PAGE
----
According to Google, the internet is a network providing a variety of information and communication facilities. There has been tremendous development in the field of communications due to the internet. As time passes, there has been an astounding expansion in internet technologies. However, the risks associated with internet users haven’t been minimized. The risks due to the use of the internet have made this world a risky place. Likewise, the disadvantages are more when the youth uses the internet. According to The New York Times, Rebecca Ann Sedwick, a 12 years old girl jumped to her death after enduring a year of cyberbullying by two girls aged 12 and 14. Moreover, the writer Lizette Alvarez mentioned in an article in The New York Times that Rebecca was so distressed and began to hurt herself when she was bullied. To make the internet safe for youth, there should be age restrictions on the use of the internet because internet use has aggressive, psychological, and sexual risks to youths.
According to history.com, the evolution of the internet started on October 4, 1957, when the Soviet Union launched the world’s first manmade satellite in the orbit. Moreover, history.com states that the growth of the internet started at the end of 1967. However, the cold war brought a revolution in the invention and development of the internet. In addition, the internet was used as a medium of communication during the cold war. History.com stated that the internet brought a new platform to communicate with allies during the cold war. Nowadays, internet use has grown too much which brought more disadvantages than its advantages.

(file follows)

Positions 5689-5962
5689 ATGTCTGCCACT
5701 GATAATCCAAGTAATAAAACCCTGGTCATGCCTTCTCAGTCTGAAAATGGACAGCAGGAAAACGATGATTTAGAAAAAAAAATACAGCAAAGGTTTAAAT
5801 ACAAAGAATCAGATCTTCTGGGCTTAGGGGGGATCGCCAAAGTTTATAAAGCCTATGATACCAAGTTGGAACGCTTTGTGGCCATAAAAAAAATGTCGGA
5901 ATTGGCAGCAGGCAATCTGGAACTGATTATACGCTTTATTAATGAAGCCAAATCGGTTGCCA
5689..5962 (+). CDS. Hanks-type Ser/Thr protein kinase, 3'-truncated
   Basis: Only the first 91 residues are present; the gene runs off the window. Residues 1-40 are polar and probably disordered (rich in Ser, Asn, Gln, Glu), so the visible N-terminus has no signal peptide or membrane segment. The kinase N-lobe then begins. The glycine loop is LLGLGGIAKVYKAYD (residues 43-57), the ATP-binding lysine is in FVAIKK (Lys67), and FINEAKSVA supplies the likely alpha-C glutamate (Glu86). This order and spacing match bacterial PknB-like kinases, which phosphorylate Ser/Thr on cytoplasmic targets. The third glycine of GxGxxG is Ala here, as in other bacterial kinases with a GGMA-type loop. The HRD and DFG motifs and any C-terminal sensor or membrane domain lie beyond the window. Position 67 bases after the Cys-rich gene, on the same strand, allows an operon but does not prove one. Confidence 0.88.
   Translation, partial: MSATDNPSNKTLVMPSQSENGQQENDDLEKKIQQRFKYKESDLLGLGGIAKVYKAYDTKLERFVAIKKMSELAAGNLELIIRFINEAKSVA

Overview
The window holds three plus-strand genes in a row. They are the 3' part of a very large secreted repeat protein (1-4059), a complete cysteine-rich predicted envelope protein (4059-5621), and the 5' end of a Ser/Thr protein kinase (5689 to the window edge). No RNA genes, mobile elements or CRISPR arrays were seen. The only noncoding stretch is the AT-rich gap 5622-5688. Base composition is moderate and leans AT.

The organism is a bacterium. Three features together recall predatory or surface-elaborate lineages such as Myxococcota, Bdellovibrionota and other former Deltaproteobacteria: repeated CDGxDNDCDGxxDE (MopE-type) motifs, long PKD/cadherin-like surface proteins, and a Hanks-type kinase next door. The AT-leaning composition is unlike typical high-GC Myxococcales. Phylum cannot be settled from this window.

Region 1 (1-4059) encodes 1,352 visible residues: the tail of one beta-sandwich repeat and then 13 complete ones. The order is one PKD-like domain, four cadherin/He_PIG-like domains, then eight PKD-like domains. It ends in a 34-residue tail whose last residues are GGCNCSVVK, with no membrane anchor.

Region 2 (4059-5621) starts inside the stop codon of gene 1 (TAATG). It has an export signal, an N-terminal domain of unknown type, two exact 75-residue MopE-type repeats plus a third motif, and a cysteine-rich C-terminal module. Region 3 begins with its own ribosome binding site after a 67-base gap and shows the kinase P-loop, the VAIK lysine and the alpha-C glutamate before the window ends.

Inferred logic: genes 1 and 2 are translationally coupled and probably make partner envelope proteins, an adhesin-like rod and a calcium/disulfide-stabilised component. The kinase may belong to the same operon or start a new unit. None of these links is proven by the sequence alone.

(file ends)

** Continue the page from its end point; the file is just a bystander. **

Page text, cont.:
Aggressive risks are the risks carried out by a group or individuals against a victim who cannot easily defend him or herself (Smith, del Barrio & Tokunaga, 2013; Smith et al., 2008; 376). Aggressive risks can be carried through the internet, texts, and personally. Cyberbullying is an aggressive risk carried out by a person to a person through different platforms of communication. Bullying has more negative effects on the youth. Bullies are more likely to report frequent alcohol use when compared to non-bullies (Kaltiala-Heino et al, 2000; Nansel et al., 2001). Additionally, bully victims, those bullying others as well as those being bullied themselves, are more likely to experience academic challenges, problems with alcohol and drug use, loneliness, and poor peer relations (Mynard & Joseph, 1997; Kaltiala-Heino et al 2000; Ericson, 2001; Nansel et al., 2001). The number of internet users is increasing, which leads increase in cyberbullying. Hinduja and Patchin stated that 20% of 11-18-year-olds have been a victim of cyberbullying (2012b). According to an article from Huffington Post, youths do not have enough decision power to make smart decisions online, and as a result, youths are more likely to be bullied when compared to adults (Graber, 230). Moreover, depressive symptoms, excessive psychosomatic symptoms, and neuroticism are significantly more likely seen in bully victims when compared to a youth not involved in bullying (Mynard & Joseph, 1997; Kaltiala-Heino et al, 2009). The growth in the number of youth internet users has increased the risks associated with the use of the internet.
The internet has psychological effects on the brains of youth, which include depression, attention deficit, hyperactivity disorder, social isolation, and low self-esteem (Griffiths, Young, Rodgers, Yen, Ko, Yang, Wu, Pallanti, Bernardi, Gundogar, Bakim, Ozer, and Karamustafalioghu). The majority of internet users have some degree of problematic behavior (Hardie, and Tee). Attention deficit affects the youth’s academic progress, resulting in low grasping power. A survey from Hearst Communication found that the productivity levels of youths that use social networking sites were 1.5% lower than those who do not use social networking sites. Also, youth’s use of the internet correlates with less sleep and more irregular sleep, which in turn is related to poorer perceived health (Punamaki et al., 2007). Additionally, 3.9% of internet users reported some negative changes in their behavior (Evgeny and Morozov). The psychological changes can be seen in youth after a prolonged period of time.